Our use cases in Aotearoa will be a slightly different mix, compared to larger industrialised nations. Spark sees big potential for its use in the primary sector, where it isn’t always practical to rely on data connections to cloud platforms.

Large companies like Fonterra, Fletcher Challenge, and Air New Zealand, will be able to use edge computing to more efficiently run local networks, ensuring more responsive services and saving on bandwidth costs in the process.

In the wake of Cyclone Gabrielle, there may be a case to be made for having access to critical data and communication services on the edge to improve resilience in rural communities, though the rise of satellite broadband services like Starlink somewhat reduces the need.

While cloud migration, application modernisation and leveraging AI and data analytics are likely further up the list of priorities for CIOs and business leaders, edge computing needs to be on their radar too, given its accelerating uptake and the compelling use cases that are emerging.

6 Reasons to champion edge computing

Here are six reasons why edge computing can deliver improved performance, security and features in certain applications:

reduced latency with gaming

Reduced latency: 

Applications that require real-time or near-real-time processing, such as industrial automation, autonomous vehicles, and gaming, benefit from edge computing. By processing data at the edge, latency is minimised, leading to faster response times and improved user experiences.

bandwidth internet panel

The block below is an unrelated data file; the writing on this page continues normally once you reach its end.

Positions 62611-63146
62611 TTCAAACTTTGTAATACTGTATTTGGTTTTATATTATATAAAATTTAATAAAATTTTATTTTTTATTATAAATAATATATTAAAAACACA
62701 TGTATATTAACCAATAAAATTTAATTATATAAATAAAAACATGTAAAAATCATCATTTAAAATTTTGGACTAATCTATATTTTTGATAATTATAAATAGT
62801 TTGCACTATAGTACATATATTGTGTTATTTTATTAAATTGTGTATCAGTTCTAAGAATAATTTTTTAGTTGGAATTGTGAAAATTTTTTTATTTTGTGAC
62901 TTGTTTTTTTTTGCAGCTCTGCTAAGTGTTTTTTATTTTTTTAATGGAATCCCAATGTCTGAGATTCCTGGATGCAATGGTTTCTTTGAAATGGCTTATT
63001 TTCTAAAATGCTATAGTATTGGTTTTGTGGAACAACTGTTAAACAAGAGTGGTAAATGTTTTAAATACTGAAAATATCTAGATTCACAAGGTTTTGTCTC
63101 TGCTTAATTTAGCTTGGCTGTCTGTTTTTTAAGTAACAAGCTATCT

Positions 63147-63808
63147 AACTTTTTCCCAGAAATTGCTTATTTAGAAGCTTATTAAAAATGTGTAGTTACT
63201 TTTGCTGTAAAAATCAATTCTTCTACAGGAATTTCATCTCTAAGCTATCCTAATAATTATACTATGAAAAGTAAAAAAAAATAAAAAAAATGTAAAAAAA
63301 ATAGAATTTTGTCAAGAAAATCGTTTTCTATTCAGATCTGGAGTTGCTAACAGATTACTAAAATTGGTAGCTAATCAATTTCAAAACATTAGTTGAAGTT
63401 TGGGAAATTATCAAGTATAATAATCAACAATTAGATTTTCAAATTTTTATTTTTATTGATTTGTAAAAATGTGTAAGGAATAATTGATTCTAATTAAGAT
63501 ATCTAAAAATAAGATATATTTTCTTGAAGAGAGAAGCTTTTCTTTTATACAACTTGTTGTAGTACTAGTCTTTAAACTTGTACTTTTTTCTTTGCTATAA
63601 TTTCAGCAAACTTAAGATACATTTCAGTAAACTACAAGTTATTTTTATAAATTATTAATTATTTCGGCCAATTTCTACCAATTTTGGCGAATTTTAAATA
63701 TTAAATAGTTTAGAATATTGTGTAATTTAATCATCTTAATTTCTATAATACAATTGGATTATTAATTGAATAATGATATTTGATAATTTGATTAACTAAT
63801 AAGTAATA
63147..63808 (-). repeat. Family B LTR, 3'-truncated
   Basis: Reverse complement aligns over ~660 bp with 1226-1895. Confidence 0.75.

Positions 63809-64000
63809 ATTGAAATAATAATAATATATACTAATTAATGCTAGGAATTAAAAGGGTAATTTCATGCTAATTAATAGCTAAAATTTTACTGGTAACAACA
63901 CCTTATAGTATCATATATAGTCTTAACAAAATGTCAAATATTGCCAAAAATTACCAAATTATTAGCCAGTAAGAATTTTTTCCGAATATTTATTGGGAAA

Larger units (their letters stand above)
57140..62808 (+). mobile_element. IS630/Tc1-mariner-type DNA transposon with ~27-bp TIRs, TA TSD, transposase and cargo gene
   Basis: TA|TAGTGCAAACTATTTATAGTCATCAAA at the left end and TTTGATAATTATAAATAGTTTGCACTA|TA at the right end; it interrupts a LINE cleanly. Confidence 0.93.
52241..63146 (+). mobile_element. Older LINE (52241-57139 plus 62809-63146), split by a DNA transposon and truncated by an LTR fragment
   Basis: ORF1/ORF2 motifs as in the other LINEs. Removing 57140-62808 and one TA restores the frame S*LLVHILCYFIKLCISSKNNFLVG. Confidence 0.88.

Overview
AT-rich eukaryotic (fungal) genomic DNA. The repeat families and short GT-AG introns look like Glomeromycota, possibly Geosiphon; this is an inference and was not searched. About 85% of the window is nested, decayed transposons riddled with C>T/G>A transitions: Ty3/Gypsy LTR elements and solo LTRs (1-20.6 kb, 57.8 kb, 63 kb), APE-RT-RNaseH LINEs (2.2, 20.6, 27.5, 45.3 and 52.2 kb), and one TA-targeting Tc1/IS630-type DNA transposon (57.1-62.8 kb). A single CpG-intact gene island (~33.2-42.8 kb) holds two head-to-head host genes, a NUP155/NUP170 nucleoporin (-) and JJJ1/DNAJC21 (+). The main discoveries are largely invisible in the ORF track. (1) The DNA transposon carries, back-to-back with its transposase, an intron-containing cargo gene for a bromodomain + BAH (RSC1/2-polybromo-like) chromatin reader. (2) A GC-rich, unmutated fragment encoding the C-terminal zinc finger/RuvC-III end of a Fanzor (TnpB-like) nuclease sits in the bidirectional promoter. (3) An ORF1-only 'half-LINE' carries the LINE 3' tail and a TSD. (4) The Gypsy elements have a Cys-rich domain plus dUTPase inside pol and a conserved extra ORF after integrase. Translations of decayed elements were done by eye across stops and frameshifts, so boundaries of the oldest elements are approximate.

Bandwidth optimisation: 

Edge computing helps reduce the amount of data that needs to be transmitted to the cloud or data centre. Devices at the edge can perform initial data filtering, preprocessing, and analysis, sending only relevant or summarised information to the central infrastructure. This optimisation reduces bandwidth usage and lowers operational costs.


Enhanced privacy and security: 

Some sensitive data may not be suitable for transmission and storage in the cloud due to regulatory requirements, security concerns, or the need to protect intellectual property. By processing data locally at the edge, businesses can maintain greater control over their data, ensuring privacy and security.

ship in the ocean

Offline and disconnected environments: 

Edge computing enables applications to function in environments with limited or intermittent connectivity. By processing and storing data locally, businesses can continue to operate even when network connectivity is unavailable or unreliable. This is particularly useful in remote areas, on ships, or in industries such as tourism, mining and oil exploration.

woman with ipad in warehouse

Real-time analytics: 

Edge computing allows businesses to analyse data at the point of generation, providing immediate insights and enabling real-time decision-making. This is beneficial for applications like predictive maintenance, remote monitoring, and anomaly detection, where timely analysis is crucial.

efficiency and scalability graph

Scalability and cost efficiency: 

Edge computing helps distribute computational load across multiple edge devices, reducing the burden on centralised systems. It allows businesses to scale their infrastructure more efficiently and cost-effectively by leveraging the computing resources available at the edge.

What does Edge Computing mean for NZ businesses then?

Overall, edge computing empowers businesses to process data closer to where it is generated, leading to faster response times, improved operational efficiency, reduced costs, and better utilisation of network resources.

While it may not be the answer or right fit for every business, sector and industry, new ways of working in digital are opening doors for edge computing to be tested in new environments.

If you aren't sure what this might mean for you, it's best to take a look at your entire process or business as a whole and see how digital could help you. 

Paul Matthews is Chief Executive of CIO Studio, experts in managing technology change projects. Contact CIO Studio to find out how edge computing might be right for you.